Figure 1 Framework for anti-racism key strategies. This framework provides 6 key strategies that medical students can use to engage in anti-racism advocacy at their medical institution and in the community. Source: Fadoju, Azap and Olayiwola.

Six Strategies

Embrace a Common Agenda

In order to move towards concrete solutions in the Ganz framework, it is critically important to first identify that there is a problem and align on a shared agenda within the institution. This alignment cannot happen without candid conversations that lay bare the reality of racism. In moments like this, it is important to move away from generic responses that make mention of standing in solidarity, but fail to use the word “racism” and “police brutality.”

Our first order of business was to create a space for an open conversation between trainees and faculty in a virtual event led by medical students entitled “Can We Talk?: A Conversation on Race, Racism, and Public Health.” The goals of this event were to: (1) Create an emotional outlet for attendees in the wake of George Floyd’s tragic murder and (2) Advocate for a shared agenda that would result in new anti-racism policies to elevate our institution’s commitment to racial equity. During this conversation, students, faculty, and leadership came to a common understanding that racism is a prevailing problem in our society. We, as a community, agreed to embrace an agenda to eradicate racial inequity.

Establish a Formal Structure

After realizing that many individuals were seeking ways to join in anti-racism efforts, we recognized the need to formally organize. Accordingly, SNMA partnered with student leaders from Physicians Action Network (PAN) and formalized a coalition in alignment with others across the nation: a new chapter of White Coats for Black Lives (WC4BL). Creating a connection platform, with rules of etiquette, expectations and structure allowed many student groups to channel information to their peers. The coalition communicated through a student organized GroupMe, a messaging platform for connecting large groups of people and sharing text, photos, calendar invitations, documents and more, regardless of phone operating systems. Each day, using this platform, student leaders in the coalition created a “Call to Action”—outlining specific items students could do, from calling a local government official to attending a peaceful protest in their area. The platform allowed for real-time communication and engagement. Medical students across the nation can employ this strategy by forming coalitions focused on anti-racism and diversity efforts and leveraging technology and other tools to organize them. The key, however, to successful implementation of this strategy is to employ a trusted forum of accountability that encourages members to confirm completion of action items and activities.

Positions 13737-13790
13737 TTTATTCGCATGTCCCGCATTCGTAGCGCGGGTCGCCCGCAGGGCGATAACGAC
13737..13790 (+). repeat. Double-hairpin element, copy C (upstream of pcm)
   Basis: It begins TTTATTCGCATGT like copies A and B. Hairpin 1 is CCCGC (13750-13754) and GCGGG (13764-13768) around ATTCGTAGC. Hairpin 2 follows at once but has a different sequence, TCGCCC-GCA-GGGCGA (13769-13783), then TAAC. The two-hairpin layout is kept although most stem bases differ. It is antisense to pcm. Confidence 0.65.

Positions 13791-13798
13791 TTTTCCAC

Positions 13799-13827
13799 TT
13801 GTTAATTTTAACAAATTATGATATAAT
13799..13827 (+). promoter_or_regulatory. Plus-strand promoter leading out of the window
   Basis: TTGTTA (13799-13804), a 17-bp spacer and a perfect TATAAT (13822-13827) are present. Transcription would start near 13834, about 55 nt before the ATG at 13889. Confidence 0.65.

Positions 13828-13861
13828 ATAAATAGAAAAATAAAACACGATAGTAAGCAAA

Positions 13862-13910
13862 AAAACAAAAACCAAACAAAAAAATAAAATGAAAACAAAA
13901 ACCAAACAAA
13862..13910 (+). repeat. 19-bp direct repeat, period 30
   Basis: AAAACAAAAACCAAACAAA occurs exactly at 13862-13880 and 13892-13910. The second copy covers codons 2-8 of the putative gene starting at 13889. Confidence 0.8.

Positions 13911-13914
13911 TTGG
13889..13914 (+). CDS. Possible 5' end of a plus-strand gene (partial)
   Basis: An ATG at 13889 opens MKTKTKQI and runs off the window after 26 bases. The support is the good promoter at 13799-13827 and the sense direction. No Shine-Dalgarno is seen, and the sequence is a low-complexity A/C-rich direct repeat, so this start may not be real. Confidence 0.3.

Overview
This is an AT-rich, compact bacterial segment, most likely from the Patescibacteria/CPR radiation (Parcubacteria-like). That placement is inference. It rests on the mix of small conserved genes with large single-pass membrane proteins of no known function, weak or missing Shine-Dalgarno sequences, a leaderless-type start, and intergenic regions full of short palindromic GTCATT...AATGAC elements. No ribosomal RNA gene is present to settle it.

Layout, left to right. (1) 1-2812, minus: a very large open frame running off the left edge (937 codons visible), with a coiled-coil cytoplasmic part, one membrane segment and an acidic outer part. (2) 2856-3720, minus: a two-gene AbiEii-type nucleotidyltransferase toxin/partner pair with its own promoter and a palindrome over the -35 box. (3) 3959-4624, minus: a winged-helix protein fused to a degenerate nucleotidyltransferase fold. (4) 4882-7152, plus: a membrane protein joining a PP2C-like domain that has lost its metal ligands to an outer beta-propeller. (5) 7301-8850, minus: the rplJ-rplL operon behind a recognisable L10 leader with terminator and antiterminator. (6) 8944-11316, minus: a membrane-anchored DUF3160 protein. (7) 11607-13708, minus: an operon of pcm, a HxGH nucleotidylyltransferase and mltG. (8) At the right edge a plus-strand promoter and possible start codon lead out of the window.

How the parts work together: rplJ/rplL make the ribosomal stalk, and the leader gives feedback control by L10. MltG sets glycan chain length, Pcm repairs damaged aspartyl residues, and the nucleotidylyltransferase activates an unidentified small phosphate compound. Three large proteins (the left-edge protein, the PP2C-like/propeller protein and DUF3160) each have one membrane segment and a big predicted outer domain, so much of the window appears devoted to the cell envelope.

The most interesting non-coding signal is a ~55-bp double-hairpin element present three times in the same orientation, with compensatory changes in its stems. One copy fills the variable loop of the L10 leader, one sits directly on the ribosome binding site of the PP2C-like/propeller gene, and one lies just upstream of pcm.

Engage Affinity Groups and Allies

Additionally, we hosted events that brought affinity communities together to publicly denounce systemic racism. We led a #WhiteCoats4BlackLives demonstration at our medical institution, along with resident physicians representing Graduate Medical Education (GME). Over 500 healthcare workers, students, local leaders, and public officials gathered on the lawn of the James Cancer Hospital. We kneeled in solidarity for 8 minutes and 46 seconds to commemorate George Floyd’s final moments.